So when Lao-Tzu talks about, “To one who finds stillness the whole universe surrenders,” what he’s really speaking to is the stillness of the mind and also the stillness of emotions and sensations. And the stillness of our identity and our ego.
The Taoists believe our ego and our identity can become like a cage that cuts us off from the world around us. And so, these practices, whether it’s through Taoism or yoga or many of the ancient wisdom traditions, is really about transcending the ego. It’s about transcending the limitations of our five senses because we know from science our five senses are incredibly limited. The information your five senses are communicating to you is not really presenting the whole picture.
It really wasn’t until physics came along that it began to affirm what the Taoists believed. So when you look at a cell, a cell is made of a constellation of molecules. And then, when you penetrate into the molecules, the molecules are made of a constellation of atoms. And then what are the atoms made of? Well, the atoms are made of what we call subatomic energy. So that’s electrons, neutrons, protons. And these subatomic particles, they are the building blocks for the entire material world.
Now, it took thousands of years for science to figure this out, but the Taoists, they knew this a long, long time ago. So for example, when a Taoist looks at a tree, they don’t just see wood and branches and leaves. They’re actually able to see and penetrate into the wood. And they’re able to penetrate the cells and the fibers of the wood. Into the molecules of the wood. Into the atoms of the wood. And into the subatomic particles of that wood.
When a Taoist sees a tree, they see it as a dancing flow of pulsating energy.
Now, what is that pulsating energy?
In yoga, we call it prana. The ancient Egyptians, they call it Ra. But the Taoists, they have their own word. And that word was Chi.
Chi is the field of energy created when the Big Bang of our universe happened. And the Taoists believe that ever since that Big Bang happened, this field of energy pervades throughout the entire universe in the deepest of ways.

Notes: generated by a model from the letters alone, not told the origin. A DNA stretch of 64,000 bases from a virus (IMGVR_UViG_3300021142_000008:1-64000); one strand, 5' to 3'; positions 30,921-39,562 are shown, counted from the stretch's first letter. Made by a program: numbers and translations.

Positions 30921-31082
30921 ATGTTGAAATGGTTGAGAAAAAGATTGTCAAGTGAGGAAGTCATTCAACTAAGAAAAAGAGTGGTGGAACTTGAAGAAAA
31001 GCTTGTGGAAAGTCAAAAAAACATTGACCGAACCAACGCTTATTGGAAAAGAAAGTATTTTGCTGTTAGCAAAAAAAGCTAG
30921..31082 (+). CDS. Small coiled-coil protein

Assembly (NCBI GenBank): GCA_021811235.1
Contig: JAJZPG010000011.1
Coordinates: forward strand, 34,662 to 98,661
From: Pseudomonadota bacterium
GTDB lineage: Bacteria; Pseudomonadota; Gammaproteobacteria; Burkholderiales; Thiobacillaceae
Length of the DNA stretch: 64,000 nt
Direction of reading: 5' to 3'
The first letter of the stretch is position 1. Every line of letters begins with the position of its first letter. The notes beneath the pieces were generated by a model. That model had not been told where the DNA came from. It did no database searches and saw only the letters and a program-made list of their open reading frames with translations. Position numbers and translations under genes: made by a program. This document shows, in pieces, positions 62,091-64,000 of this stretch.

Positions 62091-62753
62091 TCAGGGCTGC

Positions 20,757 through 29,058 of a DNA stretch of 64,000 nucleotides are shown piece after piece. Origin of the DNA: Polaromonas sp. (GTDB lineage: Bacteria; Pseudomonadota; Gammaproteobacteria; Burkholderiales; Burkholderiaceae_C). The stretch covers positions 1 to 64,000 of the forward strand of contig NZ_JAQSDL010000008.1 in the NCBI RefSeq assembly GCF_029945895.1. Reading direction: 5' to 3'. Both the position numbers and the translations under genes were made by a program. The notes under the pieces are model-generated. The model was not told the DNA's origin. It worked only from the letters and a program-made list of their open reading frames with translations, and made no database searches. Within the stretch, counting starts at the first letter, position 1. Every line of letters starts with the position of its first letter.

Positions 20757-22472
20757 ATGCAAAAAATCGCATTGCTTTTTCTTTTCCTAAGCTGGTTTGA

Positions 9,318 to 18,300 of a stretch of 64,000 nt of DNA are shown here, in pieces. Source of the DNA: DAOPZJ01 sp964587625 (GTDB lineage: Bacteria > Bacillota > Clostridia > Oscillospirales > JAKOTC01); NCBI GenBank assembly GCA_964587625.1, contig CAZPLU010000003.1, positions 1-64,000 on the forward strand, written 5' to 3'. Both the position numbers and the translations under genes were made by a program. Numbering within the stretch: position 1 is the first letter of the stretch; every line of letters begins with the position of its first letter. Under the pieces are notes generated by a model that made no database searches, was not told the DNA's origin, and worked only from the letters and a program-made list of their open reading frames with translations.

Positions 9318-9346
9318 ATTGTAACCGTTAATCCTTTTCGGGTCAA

And then, out of this field of energy, energy can materialize into one of two categories: yin and yang. So yang energy represents things that are active, light, bright, fiery, masculine, and strong.
On the other side of the coin, yin, symbolizes qualities like receptivity, coolness, darkness, passiveness, deepness, and more of a feminine energy.
Everything falls into one of those two categories either yang or either yin.
You probably have seen the famous Taoist yin and yang symbol, the circular symbol, and one side is dark and one side is light.
The dark side represents yin and the light side represents yang. And if you look at that symbol running down the middle is a snake-shaped curve. And what that curved shape represents is that the yang flows into the yin and that the yin flows into the yang. That really they’re not separate of each other, but they’re constantly dancing and interacting with each other. And that inside the dark side of the circle, you’ll always see a little circle that’s light and bright. And then on the other side, you’ll always see a little circle that is the opposite. And this represents that within yang you have yin, and within yin you also have yang.
I hope that this provides you a little bit of context on the Taoist philosophy and the Taoist thought. Because what we’re really doing within this flexibility and beyond program for these eight weeks is we’re strengthening the yin aspect of who we are. And what I hope you’ll find that as you move through this program is the more yin that you do, stronger that your yang becomes. That your yin will feed your yang. And that by the end of these eight weeks that you will find a balance and a blend and a synergy between both worlds. Because it’s my belief that when you find those it’s like finding two wings of a bird then you’re taking flight.
So thank you for listening. Hope you found this useful. And I look forward to seeing you on the mat in one of our practices.